(Mar. 30, 2012) On March 15, 2012, the European Court of Human Rights (ECHR) determined that there is no right of a person in a same-sex union to adopt a partner's child under the European Convention for the Protection of Human Rights and Fundamental Freedoms. (CETS No. 005, as in force on June 1, 2010, Council of Europe website; Gas and Dubois v. France, Application No. 25951/07, hearing held Apr. 12, 2011 & decision [in French], both from the ECHR website.)
The decision came in a case involving a woman in France who applied to adopt the child of her civil partner and was turned down. The Court of Appeal of Versailles had ruled that although the two women were jointly raising the child, joint adoption was only permitted for a husband and wife. On February 21, 2007, they filed an application before the Cour de Cassation, France's Supreme Court for civil and criminal matters, but did not pursue the appeal to a conclusion. Their application would have been denied as the court had already ruled on February 20, 2007, against the adoption of a partner's child by the other partner in two cases. In both cases, the court prohibited the partner of the child's natural mother from adopting the child, ruling that such an adoption was contrary to the “highest interest” of the child. The court found that the natural mother would lose her parental rights as a result of the adoption. It cited article 365 of the Civil Code, which provides that “the adopting person alone is invested with regard to the adopted child with all the rights of parental authority (…), unless the adopting person is the spouse of the father or mother of the adopted child.”(C. cass., Petition No 04-1576 and 06-15647, LEGIFRANCE (last visited Mar. 23, 2012).)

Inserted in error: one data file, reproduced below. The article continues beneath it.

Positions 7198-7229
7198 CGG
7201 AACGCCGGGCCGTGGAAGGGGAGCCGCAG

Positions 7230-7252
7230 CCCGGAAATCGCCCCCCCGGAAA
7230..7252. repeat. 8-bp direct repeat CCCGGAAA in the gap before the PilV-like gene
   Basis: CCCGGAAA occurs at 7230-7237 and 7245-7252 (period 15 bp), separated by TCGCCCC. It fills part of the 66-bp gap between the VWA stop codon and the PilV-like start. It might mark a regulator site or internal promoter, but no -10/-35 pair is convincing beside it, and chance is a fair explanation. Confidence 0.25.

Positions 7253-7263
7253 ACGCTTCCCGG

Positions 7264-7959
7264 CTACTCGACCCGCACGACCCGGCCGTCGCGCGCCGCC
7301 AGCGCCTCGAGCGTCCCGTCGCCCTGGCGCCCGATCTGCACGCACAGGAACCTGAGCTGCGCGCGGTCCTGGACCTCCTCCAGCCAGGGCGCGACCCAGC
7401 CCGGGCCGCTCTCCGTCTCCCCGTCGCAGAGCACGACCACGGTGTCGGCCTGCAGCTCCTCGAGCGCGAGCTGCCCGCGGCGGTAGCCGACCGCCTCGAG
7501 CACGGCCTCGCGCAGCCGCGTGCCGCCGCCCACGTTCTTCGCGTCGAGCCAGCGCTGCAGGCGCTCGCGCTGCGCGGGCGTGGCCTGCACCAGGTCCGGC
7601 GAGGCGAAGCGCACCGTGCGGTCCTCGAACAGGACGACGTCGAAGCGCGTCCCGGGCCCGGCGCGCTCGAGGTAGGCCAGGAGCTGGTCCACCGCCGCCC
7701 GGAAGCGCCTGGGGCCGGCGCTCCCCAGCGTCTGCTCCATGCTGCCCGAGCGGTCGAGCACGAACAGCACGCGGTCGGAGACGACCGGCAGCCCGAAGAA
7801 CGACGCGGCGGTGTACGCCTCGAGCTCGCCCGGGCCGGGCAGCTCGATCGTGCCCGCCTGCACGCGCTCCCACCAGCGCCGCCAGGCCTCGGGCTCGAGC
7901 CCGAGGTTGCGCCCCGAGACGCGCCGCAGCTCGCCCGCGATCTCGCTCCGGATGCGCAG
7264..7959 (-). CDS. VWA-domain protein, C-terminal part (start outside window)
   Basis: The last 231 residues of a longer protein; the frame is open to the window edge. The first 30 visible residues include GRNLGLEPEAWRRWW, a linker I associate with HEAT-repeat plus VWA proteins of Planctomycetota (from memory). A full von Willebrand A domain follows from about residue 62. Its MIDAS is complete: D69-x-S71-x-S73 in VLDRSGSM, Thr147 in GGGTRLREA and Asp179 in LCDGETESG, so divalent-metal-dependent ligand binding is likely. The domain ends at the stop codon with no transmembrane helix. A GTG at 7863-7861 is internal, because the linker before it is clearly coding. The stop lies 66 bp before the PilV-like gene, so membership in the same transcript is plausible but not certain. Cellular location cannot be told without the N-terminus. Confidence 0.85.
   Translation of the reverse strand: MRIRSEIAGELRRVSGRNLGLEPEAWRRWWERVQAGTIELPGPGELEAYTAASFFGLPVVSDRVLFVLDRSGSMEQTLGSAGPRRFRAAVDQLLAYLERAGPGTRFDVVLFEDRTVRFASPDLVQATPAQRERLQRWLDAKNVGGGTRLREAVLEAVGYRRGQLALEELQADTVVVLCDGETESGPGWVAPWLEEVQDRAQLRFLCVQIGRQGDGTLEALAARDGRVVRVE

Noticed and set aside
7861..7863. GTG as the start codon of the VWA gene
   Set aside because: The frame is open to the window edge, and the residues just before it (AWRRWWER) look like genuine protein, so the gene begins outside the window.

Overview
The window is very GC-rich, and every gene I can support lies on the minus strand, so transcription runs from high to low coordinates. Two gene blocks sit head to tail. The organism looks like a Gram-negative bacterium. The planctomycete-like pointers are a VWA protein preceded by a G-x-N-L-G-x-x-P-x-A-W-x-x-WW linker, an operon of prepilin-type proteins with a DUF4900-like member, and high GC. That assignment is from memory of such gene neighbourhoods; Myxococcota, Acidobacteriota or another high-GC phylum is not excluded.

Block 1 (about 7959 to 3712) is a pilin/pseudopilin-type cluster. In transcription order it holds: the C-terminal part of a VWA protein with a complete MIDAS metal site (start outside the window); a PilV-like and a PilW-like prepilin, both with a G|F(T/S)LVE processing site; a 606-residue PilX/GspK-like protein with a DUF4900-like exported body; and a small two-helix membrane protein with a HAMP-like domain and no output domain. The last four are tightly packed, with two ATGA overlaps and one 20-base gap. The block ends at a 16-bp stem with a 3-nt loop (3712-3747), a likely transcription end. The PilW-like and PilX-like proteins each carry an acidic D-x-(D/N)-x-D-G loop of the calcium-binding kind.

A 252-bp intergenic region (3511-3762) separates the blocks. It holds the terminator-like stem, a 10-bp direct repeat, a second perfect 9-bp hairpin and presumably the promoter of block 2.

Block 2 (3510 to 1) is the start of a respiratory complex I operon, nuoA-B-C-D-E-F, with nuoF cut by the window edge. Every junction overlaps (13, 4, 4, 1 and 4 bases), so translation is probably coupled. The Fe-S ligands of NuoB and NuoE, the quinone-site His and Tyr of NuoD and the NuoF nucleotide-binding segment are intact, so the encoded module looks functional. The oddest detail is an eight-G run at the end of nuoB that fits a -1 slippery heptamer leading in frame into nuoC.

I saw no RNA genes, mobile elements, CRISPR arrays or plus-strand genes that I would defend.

France permits both homosexual and heterosexual couples to establish civil unions, but does not have same-sex marriage. (Nicole Atwill, France: Prohibition of Homosexual Marriages Found Constitutional, GLOBAL LEGAL MONITOR (Feb. 2, 2012).)
The couple sought review in the ECHR, arguing that the denial was a violation of the Convention, specifically of article 8, on the right to respect for private and family life, and of article 14, on the prohibition of discrimination. The ECHR stated that the Convention does not require member states to establish same-sex marriage and ruled that denying the adoption was not a form of discrimination against same-sex couples, since members of all civil unions, regardless of sexual orientation, were similarly denied the right to adopt. (Press Release, ECHR 108 (2012) The Refusal to Allow a Woman to Adopt Her Same-Sex Partner's Child Was Not Discriminatory (Mar. 15, 2012), Council of Europe website.)
In addition, the ECHR referred to a 2010 case in which the court stated that member nations did not have to legalize same-sex marriage. (Gray, supra; Schalk and Kopf v. Austria, Application no. 30141/04, Nov. 22, 2010, ECHR website.)
This article was written with some contributions from Constance A. Johnson, Senior Legal Research Analyst at the Law Library.